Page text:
associate’s degree in business from the college. She will graduate in December with a degree in business management from Western Governor’s University. “It has been a long journey, but I have to lead by example if I am going to be respected by my peers and students,” she said.  Ramirez dresses up for the Day of the Dead celebration, a traditional holiday in Mexican culture.




Couple finds


on the trail By Teri Vance

Johanna Foster and Larry Marinel walk with their dog, Buddy, in east Carson City. The two met on guided hikes hosted by Muscle Powered and were married in October 2017.


ne of the first things Johanna Foster did when moving back to Carson City to take care of her mother after retiring as an ecology professor in the Midwest was to join Muscle Powered, the advocacy group to create a more walkable and bikeable community. Specifically, she attended every guided hike on Thursday evenings.  She so enjoyed the hikes that she hardly noticed when a stranger showed up in February. Larry Marinel, 65, had just lost his wife the prior month and was looking for a way to get active and meet new people at the same time.  As the two continued to show up every



week, they started to take note of one another. “Jo would always stop and identify the local plants that were growing by the trail,” he said. “I would stop and listen to what she had to say.” Jo, 61, remembers it the same way. “Bless his heart, I would say, ‘Look, here’s an aster,’” she recalled. “He would stop to take a picture when everyone else would just kind of walk on.” But his kindness wasn’t all that caught her eye.  “He looked pretty cute,” she said. “I like the hat he wears when he’s hiking.”

While Larry valued his growing friendship with Jo, his feelings started to change as they spent more time together. That June, they attended a few events off trail. They took a CPR class, went to a meeting of the Leisure Hour Club. When she invited him to attend a Contra dance class with her, he felt something new.  “That was the moment for me,” Larry said. “Just the look in her eyes when she was dancing. It definitely elevated her from friend status. I knew I was very interested.” It had been nearly 20 years since Jo’s divorce and 40 years since Larry had been on a date.

“I thought Larry was pretty special, but I just couldn’t believe he asked me out on a date.” — JO FOSTER

Neither one was comfortable making the first move.

“Figuratively, we were orbiting each other for a while,” Jo explained. “Being polite.” In late June, Larry finally asked her out. He invited her to an outdoor summer concert in downtown Carson City.

“When I hung up, I thought, I can’t believe it,” Jo said. “A man asked me out on a date. I hadn’t been on a date in a long time. I thought Larry was

pretty special, but I just couldn’t believe

he asked me out on a date.” For Jo, the attraction had built slowly over time. “It wasn’t just a moment,” she said. “By the time I asked him to go to the Contra dance, I knew I was interested. Whenever we were on the hikes,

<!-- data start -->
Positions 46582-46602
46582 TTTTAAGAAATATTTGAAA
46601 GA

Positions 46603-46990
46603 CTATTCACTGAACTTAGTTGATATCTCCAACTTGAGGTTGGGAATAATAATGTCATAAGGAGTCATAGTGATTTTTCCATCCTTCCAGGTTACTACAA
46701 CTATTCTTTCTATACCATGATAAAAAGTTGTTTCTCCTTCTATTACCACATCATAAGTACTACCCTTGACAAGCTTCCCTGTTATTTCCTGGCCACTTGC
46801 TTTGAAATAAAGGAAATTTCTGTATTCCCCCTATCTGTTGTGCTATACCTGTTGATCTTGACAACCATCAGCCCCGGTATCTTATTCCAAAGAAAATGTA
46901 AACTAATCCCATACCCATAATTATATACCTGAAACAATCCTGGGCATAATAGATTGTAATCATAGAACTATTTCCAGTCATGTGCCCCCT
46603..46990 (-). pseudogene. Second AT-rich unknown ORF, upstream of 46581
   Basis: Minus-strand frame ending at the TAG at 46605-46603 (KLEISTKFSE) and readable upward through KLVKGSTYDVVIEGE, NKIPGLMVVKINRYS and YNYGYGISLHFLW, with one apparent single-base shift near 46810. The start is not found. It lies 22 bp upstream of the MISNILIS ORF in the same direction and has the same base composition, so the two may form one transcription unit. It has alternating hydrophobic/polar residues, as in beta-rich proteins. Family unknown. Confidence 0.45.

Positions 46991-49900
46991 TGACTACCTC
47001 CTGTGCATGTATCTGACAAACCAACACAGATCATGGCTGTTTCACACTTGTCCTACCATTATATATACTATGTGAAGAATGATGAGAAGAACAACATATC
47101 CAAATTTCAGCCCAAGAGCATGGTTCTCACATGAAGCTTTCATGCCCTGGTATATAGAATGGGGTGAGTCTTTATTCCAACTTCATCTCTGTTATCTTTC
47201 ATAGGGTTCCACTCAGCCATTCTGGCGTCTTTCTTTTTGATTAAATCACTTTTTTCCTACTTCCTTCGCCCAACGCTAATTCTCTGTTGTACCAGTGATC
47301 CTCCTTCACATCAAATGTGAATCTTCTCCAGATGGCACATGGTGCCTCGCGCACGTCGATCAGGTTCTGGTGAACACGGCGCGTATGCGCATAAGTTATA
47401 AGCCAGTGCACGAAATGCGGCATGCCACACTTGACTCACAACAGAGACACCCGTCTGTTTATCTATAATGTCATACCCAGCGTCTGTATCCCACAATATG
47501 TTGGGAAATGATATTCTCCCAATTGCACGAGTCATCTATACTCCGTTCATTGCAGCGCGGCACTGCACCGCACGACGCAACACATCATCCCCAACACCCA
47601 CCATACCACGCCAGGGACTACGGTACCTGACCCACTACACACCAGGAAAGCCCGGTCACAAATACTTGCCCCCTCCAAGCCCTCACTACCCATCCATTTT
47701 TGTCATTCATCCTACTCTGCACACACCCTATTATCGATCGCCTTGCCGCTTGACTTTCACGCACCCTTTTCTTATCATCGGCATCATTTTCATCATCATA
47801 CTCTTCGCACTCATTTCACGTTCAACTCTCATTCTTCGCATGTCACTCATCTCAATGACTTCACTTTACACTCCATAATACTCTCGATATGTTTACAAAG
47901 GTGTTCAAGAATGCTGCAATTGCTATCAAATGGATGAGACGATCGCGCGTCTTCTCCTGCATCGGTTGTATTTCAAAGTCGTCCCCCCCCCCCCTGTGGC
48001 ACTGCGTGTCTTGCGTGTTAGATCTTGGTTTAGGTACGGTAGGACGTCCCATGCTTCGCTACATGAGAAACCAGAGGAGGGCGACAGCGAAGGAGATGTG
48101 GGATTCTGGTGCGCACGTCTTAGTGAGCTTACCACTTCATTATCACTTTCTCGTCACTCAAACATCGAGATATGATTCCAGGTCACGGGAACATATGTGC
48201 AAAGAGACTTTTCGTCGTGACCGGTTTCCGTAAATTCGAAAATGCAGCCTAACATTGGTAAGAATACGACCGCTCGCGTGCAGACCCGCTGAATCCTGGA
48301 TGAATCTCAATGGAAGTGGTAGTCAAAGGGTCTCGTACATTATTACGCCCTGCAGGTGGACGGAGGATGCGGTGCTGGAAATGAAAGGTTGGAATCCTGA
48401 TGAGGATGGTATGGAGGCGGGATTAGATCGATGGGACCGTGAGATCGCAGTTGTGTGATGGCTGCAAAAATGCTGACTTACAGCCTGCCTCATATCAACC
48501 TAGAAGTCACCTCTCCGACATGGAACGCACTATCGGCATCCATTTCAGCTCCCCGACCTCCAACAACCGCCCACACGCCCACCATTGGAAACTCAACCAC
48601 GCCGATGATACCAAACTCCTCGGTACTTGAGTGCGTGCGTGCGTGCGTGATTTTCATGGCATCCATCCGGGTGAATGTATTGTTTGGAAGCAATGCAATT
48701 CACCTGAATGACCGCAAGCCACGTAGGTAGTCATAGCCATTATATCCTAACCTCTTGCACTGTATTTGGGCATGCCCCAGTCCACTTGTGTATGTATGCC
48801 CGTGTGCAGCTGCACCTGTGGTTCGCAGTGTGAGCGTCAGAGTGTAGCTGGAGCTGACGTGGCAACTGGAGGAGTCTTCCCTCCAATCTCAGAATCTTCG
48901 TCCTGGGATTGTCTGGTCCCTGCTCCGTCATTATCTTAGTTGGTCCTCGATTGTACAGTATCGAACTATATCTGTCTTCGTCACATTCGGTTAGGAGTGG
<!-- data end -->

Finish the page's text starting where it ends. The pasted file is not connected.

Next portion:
wherever he was is where I wanted

to be.”

They made sure they would always be at one another’s sides when they married Oct. 21, 2017, in a backyard ceremony. As a wedding gift, trail builder Jeff

Potter and his wife, Amy, gave the couple each a McLeod tool used for building trails, as they train to become certified crew leaders. Muscle Powered presented them the sign-in log from that first hike.  Their names are right next to each other.

For More Information

Learn more about Muscle Powered and the schedule of guided walks, hikes and bike rides at musclepowered.org.

Johanna Foster and Larry Marinel with the McLeod trail-building tools gifted to them at their wedding.




Hotels and Casino Hotels in Carson City Americas Best Value Inn 2731 S. Carson St. 775-882-2007

Carson Inn 1930 N. Carson St. 775-461-3274

Wyndham Garden Hotel Max Casino 900 S. Carson St. 775-883-0900

Mill House Motel 3251 S. Carson St. 775-882-2715

Carson Tahoe Hotel 800 N. Carson St. 775-882-5535 Courtyard by Marriott 3870 S. Carson St. 775-887-9900 Days Inn 3103 N. Carson St. 775-461-3701 Gold Dust West Hotel 2171 Hwy 50 E. 775-885-9000 Hampton Inn & Suites 10 Hospitality Way 775-885-8800 Hardman House 917 N. Carson St. 775-882-7744 Holiday Inn Express & Suites 4055 N. Carson St. Phone: 775-283-4055 Motel 6 2749 S. Carson St. 775-885-7710 Plaza Hotel & Conference Center 801 S. Carson St. 775-883-9500

Nugget Motel 651 N. Stewart St. 775-882-7711 Nugget Inn 555 N. Stewart St. 775-882-7711

RV Parks Camp-N-Town 2438 N. Carson St. 775-883-1123 Comstock Country RV Resort 5400 S. Carson St. 775-882-2445 Gold Dust West Good Sam RV Park 2171 Hwy 50 E. 775-885-9000

Lander Motel 907 S. Carson St. 775-882-3046 Silver State Inn 1464 Rand Ave 775-461-3107 Roundhouse Inn 1400 N. Carson St. Frontier Motel 1718 N. Carson St. 775-882-1377 Saint Charles Hotel 310 S. Carson St. 775-882-1887 Ext 136 Silver Queen 201 W. Caroline St. 775-882-5534 Stewart Street Inn 323 N. Stewart St. 775-883-6607

Rodeway Inn Trailside Inn 1300 N. Carson St. 775-883-7300 Super 8 2829 S. Carson St. 775-883-7800 For more information, go to visitcarsoncity.com or download the Visit Carson City app on your mobile device. 30 30

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Located in South Carson City on Hwy 395

Profile for Visit Carson City

Carson City Culture and Tourism Authority Winter Visitors Guide 2018  

Carson City, NV sits in the center of one of the most scenic and historic areas in the country, making it a perfect starting point for your...

Carson City Culture and Tourism Authority Winter Visitors Guide 2018  

Carson City, NV sits in the center of one of the most scenic and historic areas in the country, making it a perfect starting point for your...